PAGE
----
1216. Safety and Efficacy of Postexposure Prophylaxis with High-dose Valacyclovir Against Varicella Exposures in Pediatric Wards
Session: Poster Abstract Session: Pediatric CMV and Other Herpes Infections
Saturday, October 22, 2011
Room: Poster Hall B1
Background: Although most children with varicella recover from the disease uneventfully, varicella infection can cause high morbidity and mortality in immunocompromised patients. As postexposure prophylaxis (PEP) in the inpatient setting, the administration of intravenous acyclovir and immunoglobulin (IVIG) has been used to prevent secondary varicella in immunocompromized patients; however, the usefulness of oral valacyclovir as a PEP in this specific population has not been well documented.

Methods: We experienced six varicella outbreaks between April 2009 and July 2010 in pediatric wards at the largest pediatric tertiary care hospital in Japan. We used either oral high-dose valacyclovir (90mg/kg/day q8h, max dose: 3g/day) or intravenous acyclovir (30mg/kg/day q8h) as a PEP with or without IVIG (400mg/kg/dose). The therapy was immediately started after the exposure and the duration of therapy was 14 days.  Post-exposure vaccination was also provided when indicated.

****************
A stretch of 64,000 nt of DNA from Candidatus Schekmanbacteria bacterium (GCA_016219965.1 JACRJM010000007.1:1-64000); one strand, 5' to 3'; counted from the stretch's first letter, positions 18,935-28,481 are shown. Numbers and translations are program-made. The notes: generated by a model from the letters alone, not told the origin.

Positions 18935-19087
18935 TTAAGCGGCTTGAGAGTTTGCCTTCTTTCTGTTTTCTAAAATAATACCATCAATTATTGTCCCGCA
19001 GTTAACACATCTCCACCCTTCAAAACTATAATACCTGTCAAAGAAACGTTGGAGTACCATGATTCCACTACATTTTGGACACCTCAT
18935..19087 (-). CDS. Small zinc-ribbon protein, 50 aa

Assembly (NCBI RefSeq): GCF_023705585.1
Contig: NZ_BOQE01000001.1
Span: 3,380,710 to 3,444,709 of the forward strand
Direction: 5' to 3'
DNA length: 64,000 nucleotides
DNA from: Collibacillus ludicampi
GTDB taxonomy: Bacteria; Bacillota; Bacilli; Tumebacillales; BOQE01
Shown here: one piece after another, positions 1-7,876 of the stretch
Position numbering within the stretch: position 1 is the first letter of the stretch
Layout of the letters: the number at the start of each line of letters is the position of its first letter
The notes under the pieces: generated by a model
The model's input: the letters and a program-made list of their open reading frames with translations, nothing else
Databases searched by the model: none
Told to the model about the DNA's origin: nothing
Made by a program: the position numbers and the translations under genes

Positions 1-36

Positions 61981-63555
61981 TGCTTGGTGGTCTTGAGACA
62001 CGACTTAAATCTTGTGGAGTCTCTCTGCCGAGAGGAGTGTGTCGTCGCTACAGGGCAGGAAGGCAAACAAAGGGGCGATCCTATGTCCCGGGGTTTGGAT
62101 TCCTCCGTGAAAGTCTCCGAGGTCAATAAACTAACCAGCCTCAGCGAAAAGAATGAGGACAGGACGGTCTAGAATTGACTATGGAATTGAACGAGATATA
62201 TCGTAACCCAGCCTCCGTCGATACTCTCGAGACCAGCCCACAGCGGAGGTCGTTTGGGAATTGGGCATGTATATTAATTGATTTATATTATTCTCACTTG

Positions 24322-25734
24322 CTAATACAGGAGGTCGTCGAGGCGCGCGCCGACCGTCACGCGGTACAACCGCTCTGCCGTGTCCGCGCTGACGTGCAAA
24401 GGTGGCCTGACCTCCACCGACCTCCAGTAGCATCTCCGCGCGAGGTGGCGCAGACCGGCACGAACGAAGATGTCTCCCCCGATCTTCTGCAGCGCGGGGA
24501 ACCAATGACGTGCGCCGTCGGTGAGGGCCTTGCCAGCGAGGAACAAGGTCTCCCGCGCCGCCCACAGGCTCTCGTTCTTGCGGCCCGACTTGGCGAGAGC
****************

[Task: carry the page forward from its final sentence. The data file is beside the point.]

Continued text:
Results: There were 154 patients exposed to varicella during the study period. The mean age of the patients was 2.7 years (range: 2 months-17 years). PEP was administered to 35 (23%) patients, and the majority of the patients (n = 31, 89%) were immnocompromised. High-dose valacyclovir and intravenous acyclovir were used in 84% (26/31) and 16% (5/31) of the patients, respectively. Ninety percent (28/31) of the immnocompromised patients also received concomitant IVIG. There were no cases of secondary varicella among the patients who received a PEP, and no adverse events were reported in patients who received valacyclovir. Furthermore, 15(48%) patients were able to be discharged from the hospital during the PEP.

Conclusion: The use of oral high-dose valacyclovir as PEP for immnocompromised children was found to be safe and effective. The PEP also decreased the duration of the hospital stay.  A larger study is necessary in the future to validate these findings.


Subject Category: N. Hospital-acquired and surgical infections, infection control, and health outcomes including general public health and health services research

Tomohiro Katsuta, MD, PhD1, Kensuke Shoji, MD2, Chikara Ogimi, MD3 and Akihiko Saitoh, MD, PhD2, (1)pediatrics, kawasaki municipal tama hospital, kawasaki, kanagawa, Japan, (2)National Center for Child Health and Development, Tokyo, Japan, (3)United States Naval Hospital Yokosuka, Yokosuka, Japan

Disclosures:

T. Katsuta, None

K. Shoji, None

C. Ogimi, None

A. Saitoh, None

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